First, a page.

8 Coping Skills To Stay Sober

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Stay Sober
Stay Sober

Relapse is a major concern for people undergoing an addiction recovery phase. After all the effort and time spent in rehab, no one wants to start the same process again from scratch. The one thing you should always keep in mind is that sobriety is not a sprint; it is a marathon. You need to treat it as a slow process and make small changes to make sure you stick to the path.

If you are struggling, the good news is that you can avoid relapse and stay sober by relying on the following tried-and-tested coping skills.

  1. Lay Down An Organized Schedule

An unorganized or chaotic lifestyle can hinder the rehabilitation process big time. Having a well-structured daily and weekly routine is essential to staying on top of things. Now that you are on the road to recovery, it is time to get rid of old practices and adopt new ones. Among other things, you may complete pending tasks, acquire new skills, participate in a sport, travel, etc. Regardless of your choice, make sure you incorporate healthy activities in your routine that improve your mental well-being and stimulate your spirit.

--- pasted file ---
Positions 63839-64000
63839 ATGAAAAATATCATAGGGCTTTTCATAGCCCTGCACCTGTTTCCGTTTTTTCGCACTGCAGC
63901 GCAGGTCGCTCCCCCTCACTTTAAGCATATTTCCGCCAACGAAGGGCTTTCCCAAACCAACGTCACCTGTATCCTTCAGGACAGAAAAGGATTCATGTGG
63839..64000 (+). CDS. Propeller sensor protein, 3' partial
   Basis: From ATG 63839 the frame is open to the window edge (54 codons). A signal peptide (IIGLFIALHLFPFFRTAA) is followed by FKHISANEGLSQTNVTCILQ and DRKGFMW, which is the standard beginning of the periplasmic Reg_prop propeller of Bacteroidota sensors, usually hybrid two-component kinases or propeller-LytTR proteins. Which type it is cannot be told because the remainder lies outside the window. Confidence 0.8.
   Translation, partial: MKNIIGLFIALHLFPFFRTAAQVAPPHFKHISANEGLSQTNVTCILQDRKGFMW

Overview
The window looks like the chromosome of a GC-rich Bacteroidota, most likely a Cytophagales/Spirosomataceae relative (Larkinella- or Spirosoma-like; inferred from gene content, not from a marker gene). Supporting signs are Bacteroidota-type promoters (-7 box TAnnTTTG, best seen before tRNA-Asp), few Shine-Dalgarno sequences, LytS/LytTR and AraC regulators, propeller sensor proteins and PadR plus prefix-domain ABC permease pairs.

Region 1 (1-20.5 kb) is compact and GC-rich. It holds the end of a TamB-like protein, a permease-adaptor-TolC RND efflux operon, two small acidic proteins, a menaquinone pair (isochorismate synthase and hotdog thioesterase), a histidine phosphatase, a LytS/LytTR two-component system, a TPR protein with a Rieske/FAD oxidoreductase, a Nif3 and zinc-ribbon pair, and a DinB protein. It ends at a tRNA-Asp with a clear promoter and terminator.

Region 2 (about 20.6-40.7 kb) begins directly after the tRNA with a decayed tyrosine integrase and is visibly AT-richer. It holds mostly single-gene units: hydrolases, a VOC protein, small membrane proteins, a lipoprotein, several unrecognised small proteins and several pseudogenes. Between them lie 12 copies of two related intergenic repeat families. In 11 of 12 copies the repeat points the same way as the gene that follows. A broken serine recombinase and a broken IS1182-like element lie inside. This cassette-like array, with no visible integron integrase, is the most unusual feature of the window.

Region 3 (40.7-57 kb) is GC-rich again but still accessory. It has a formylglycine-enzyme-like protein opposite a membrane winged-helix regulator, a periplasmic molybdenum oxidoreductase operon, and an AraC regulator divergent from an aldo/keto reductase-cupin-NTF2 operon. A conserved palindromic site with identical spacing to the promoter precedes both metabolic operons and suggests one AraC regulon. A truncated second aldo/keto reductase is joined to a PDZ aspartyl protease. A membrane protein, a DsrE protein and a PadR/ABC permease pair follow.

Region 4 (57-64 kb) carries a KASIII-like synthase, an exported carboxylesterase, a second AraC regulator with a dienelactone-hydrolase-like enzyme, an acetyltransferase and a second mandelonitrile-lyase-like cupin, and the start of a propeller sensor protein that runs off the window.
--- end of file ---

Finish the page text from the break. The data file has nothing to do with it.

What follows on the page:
• Prepare for PAWS

Whether you go through rehab at Delphi behavioral health group or any other place, post-acute withdrawal syndrome (PAWS) is common. PAWS implies the ongoing withdrawal symptoms after detox. These symptoms typically include irritation, depression, anxiety, exhaustion, and sleep problems. Depending on the type of addiction, PAWS can linger anywhere from six months to two years following the cession of substance use. If you do not take precautions, PAWS can be a big obstacle to recovery.

One way to fight PAWS is by repeating affirmations like “I’m worth it” or “I’m strong.” It will help you stay focused and motivated throughout the day. In addition, analyze the circumstances that triggered your PAWS symptoms and how you reacted to them. That way, you can prepare yourself beforehand and avoid being caught off guard.

  • Put Together An Emergency Contact List

In the early stages of recovery, it might be challenging to control one’s urges. It is important to get help from the people you can count on for support to prevent relapse. Having someone to lean on can help you overcome cravings and recall why you do not want to return to old habits. Your loved ones can help you stay on the path by distracting you, reminding you of your journey, or just simply by being there. It is important to have someone you can rely on by your side.

  • Practice Mindfulness

Mindfulness is an effective technique that keeps you connected with your feelings and thoughts. A daily routine of mindful meditation can enable you to develop the ability to recognize and healthily deal with your negative emotions. To get started with your mindfulness practice, take a moment to close your eyes, concentrate on your breathing, and reflect on your goals, challenges, and accomplishments.

  • Keep Calm